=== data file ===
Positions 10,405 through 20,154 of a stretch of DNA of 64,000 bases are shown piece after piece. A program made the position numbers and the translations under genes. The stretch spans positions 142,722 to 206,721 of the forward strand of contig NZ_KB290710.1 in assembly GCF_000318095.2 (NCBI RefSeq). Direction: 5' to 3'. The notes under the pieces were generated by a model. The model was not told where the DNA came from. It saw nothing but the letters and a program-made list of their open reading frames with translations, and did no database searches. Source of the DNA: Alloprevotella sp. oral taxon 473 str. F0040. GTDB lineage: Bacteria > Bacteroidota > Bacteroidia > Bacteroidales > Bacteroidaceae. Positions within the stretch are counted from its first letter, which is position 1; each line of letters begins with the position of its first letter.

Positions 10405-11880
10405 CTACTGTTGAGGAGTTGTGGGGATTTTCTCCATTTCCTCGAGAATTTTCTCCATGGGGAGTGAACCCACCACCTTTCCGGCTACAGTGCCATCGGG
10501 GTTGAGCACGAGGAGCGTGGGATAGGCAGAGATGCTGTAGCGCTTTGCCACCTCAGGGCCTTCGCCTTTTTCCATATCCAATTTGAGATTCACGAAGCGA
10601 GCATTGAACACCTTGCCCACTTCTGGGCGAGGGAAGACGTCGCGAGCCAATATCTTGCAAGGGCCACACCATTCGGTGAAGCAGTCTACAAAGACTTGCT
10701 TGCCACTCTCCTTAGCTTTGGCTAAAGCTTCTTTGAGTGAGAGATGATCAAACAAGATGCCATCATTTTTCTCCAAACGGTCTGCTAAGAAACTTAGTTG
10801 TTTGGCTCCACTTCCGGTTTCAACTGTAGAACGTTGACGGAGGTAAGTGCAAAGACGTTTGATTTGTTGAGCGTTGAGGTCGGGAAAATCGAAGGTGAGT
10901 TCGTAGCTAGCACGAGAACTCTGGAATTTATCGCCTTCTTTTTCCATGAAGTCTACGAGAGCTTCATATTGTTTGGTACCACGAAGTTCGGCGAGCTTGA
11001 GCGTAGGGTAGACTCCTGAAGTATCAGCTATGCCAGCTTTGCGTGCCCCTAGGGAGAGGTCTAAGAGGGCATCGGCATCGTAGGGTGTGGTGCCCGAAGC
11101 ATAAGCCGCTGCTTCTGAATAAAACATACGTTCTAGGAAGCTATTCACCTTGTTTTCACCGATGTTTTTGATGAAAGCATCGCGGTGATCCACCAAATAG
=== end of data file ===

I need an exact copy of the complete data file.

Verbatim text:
Positions 10,405 through 20,154 of a stretch of DNA of 64,000 bases are shown piece after piece. A program made the position numbers and the translations under genes. The stretch spans positions 142,722 to 206,721 of the forward strand of contig NZ_KB290710.1 in assembly GCF_000318095.2 (NCBI RefSeq). Direction: 5' to 3'. The notes under the pieces were generated by a model. The model was not told where the DNA came from. It saw nothing but the letters and a program-made list of their open reading frames with translations, and did no database searches. Source of the DNA: Alloprevotella sp. oral taxon 473 str. F0040. GTDB lineage: Bacteria > Bacteroidota > Bacteroidia > Bacteroidales > Bacteroidaceae. Positions within the stretch are counted from its first letter, which is position 1; each line of letters begins with the position of its first letter.

Positions 10405-11880
10405 CTACTGTTGAGGAGTTGTGGGGATTTTCTCCATTTCCTCGAGAATTTTCTCCATGGGGAGTGAACCCACCACCTTTCCGGCTACAGTGCCATCGGG
10501 GTTGAGCACGAGGAGCGTGGGATAGGCAGAGATGCTGTAGCGCTTTGCCACCTCAGGGCCTTCGCCTTTTTCCATATCCAATTTGAGATTCACGAAGCGA
10601 GCATTGAACACCTTGCCCACTTCTGGGCGAGGGAAGACGTCGCGAGCCAATATCTTGCAAGGGCCACACCATTCGGTGAAGCAGTCTACAAAGACTTGCT
10701 TGCCACTCTCCTTAGCTTTGGCTAAAGCTTCTTTGAGTGAGAGATGATCAAACAAGATGCCATCATTTTTCTCCAAACGGTCTGCTAAGAAACTTAGTTG
10801 TTTGGCTCCACTTCCGGTTTCAACTGTAGAACGTTGACGGAGGTAAGTGCAAAGACGTTTGATTTGTTGAGCGTTGAGGTCGGGAAAATCGAAGGTGAGT
10901 TCGTAGCTAGCACGAGAACTCTGGAATTTATCGCCTTCTTTTTCCATGAAGTCTACGAGAGCTTCATATTGTTTGGTACCACGAAGTTCGGCGAGCTTGA
11001 GCGTAGGGTAGACTCCTGAAGTATCAGCTATGCCAGCTTTGCGTGCCCCTAGGGAGAGGTCTAAGAGGGCATCGGCATCGTAGGGTGTGGTGCCCGAAGC
11101 ATAAGCCGCTGCTTCTGAATAAAACATACGTTCTAGGAAGCTATTCACCTTGTTTTCACCGATGTTTTTGATGAAAGCATCGCGGTGATCCACCAAATAG